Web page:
And what will the Chief Forester do about the AAC next fall?


"I don't think they'll attack it as aggressively as they should," speculates ICSI's former chair Dale Lore. "I would expect them to drop it by ten to fifteen percent and pretend they've done something."

 

 

To be or not to be: that is the question:
Whether 't is nobler in the mind to suffer
The slings and arrows of outrageous fortune,
Or to take arms against a sea of troubles,
And by opposing end them? To sleep: To die:

Hamlet, William Shakespeare

Lore may be right. He may even be too generous. For as long as ICSI's been around, the Ministry has never once given the communities what they really wanted. The provincial government, through the Ministry of Forests, has proven time and time again that it does not care to be accountable to the communities on Haida Gwaii. The people delivered a clear message, in a clear manner, only to be ignored. So, what's the point? Why even bother?


Why should good people with better things to do, with families, with lives, devote their time to a cause which seems so frustratingly futile? Why not accept the way things are and end it all? Why shouldn't we kill ICSI? A good person to put that question to is ICSI's longest-serving member, the board's current chair, Kim Davidson.


"Because we care," he says. "If we don't it'll be the end of the opportunities. It'll be all over and there will be nothing but a wasteland. It'll be another Newfoundland. I think ICSI is a great body to share common concerns among the communities, we are a group of First Nations and non First Nations working together. ICSI forced us to look at one another, it probably put a lot of our fears aside, and it brought us together."
That alone is rare enough on Haida Gwaii to make it worth saving.


And there are a host of other reasons. The job won't end with the AAC, even if ICSI succeeds in lowering it to a sustainable level. Broadhead figures the communities on-island will always need a way to help maintain the forests for future generations.


"As long as people in communities here hope to go on being here, and hope to provide a decent life for our kids," he says, "then there'll be a need for ICSI."


ICSI is much more than the improvised board charged with a single task it was five years ago. It's an established forum for local forestry issues. It's an example of community cooperation. And it's the only political organization on Haida Gwaii that can claim to speak for everyone when it comes to our forests.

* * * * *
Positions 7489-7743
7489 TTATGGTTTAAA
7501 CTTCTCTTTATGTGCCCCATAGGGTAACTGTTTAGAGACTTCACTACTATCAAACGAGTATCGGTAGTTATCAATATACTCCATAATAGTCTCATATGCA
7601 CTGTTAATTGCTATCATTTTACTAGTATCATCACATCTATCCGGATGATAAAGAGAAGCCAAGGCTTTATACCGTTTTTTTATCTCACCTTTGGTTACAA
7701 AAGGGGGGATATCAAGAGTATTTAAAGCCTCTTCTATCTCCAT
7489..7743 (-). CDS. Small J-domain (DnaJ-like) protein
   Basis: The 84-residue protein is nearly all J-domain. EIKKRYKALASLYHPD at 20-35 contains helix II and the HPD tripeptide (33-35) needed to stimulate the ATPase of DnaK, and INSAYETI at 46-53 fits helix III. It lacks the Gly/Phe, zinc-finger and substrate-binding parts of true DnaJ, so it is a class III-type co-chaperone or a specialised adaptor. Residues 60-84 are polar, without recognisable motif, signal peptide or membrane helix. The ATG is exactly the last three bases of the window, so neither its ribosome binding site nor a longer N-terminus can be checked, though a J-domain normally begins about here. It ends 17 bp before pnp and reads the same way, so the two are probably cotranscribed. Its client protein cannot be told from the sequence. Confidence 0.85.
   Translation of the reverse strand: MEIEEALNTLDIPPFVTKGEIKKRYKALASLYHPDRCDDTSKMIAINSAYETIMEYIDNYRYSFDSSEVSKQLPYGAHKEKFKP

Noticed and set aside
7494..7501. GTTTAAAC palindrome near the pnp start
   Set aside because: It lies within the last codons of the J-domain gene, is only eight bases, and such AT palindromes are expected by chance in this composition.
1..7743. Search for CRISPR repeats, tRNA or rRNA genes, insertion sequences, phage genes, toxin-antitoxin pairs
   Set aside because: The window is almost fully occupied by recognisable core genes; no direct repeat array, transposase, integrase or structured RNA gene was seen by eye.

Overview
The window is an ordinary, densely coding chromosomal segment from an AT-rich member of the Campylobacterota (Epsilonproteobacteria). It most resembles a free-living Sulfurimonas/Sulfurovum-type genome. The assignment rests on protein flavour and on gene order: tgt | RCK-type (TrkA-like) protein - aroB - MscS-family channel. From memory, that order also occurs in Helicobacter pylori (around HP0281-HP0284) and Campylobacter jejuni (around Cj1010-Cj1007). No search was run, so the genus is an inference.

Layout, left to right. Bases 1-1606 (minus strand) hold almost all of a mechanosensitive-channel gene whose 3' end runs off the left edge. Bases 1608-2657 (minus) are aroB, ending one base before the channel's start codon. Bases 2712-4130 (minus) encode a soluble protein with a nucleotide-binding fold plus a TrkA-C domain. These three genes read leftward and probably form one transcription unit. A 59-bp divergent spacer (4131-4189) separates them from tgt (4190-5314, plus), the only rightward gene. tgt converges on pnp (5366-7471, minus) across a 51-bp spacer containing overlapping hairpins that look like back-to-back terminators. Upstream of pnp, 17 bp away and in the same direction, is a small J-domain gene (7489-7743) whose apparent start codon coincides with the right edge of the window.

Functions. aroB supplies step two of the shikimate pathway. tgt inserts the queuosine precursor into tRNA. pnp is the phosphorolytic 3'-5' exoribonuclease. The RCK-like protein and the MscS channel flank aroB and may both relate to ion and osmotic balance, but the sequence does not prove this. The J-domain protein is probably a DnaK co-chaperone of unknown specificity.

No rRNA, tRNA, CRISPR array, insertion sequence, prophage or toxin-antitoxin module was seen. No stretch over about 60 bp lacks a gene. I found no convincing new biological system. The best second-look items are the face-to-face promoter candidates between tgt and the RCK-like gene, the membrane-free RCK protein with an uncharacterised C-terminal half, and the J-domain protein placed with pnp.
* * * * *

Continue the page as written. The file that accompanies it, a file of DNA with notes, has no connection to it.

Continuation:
But in becoming these things, ICSI has lost its sense of purpose. The issue of the AAC was obscured in a cloud of pressing administrative issues, of funding and forest proposals, of political rhetoric, meaningless negotiations, and empty promises.


Most of those islanders gathered in Port Clements in March of 1995 had never heard of a community forest. An LRMP might have been a medical procedure, and the idea of an islands forest council was as unfamiliar as two straight weeks of sunshine. They wanted one thing and they wanted it badly - a lower AAC. Bad enough to get this whole thing started.


Has that desire changed? After five more years of overcutting, are the people of Haida Gwaii more likely to shrug and say 'who cares?' Are they less anxious about the future stability of their communities? The Ministry seems to think so. It cut off ICSI's funding. The Ministry might want to demoralize the communities before declaring an unchanged AAC, or they might need the cash for the provincial deficit.


It doesn't matter, ICSI never had any money to begin with. It wasn't built on money or by money, it was built on principle by volunteers. The money only seemed to distract ICSI. Instead of focussing exclusively on the AAC, ICSI got caught up in dozens of causes and projects. Now that the money is gone, maybe ICSI won't have time for the other issues. Maybe ICSI will return to its roots. And maybe the people of Haida Gwaii will rally behind ICSI once again.


With the new Timber Supply Review and a new AAC looming around the corner, it may be in the nick of time.

 

That we would do,
We should do when we would.

Hamlet, William Shakespeare

 

SpruceRoots Magazine - February 2000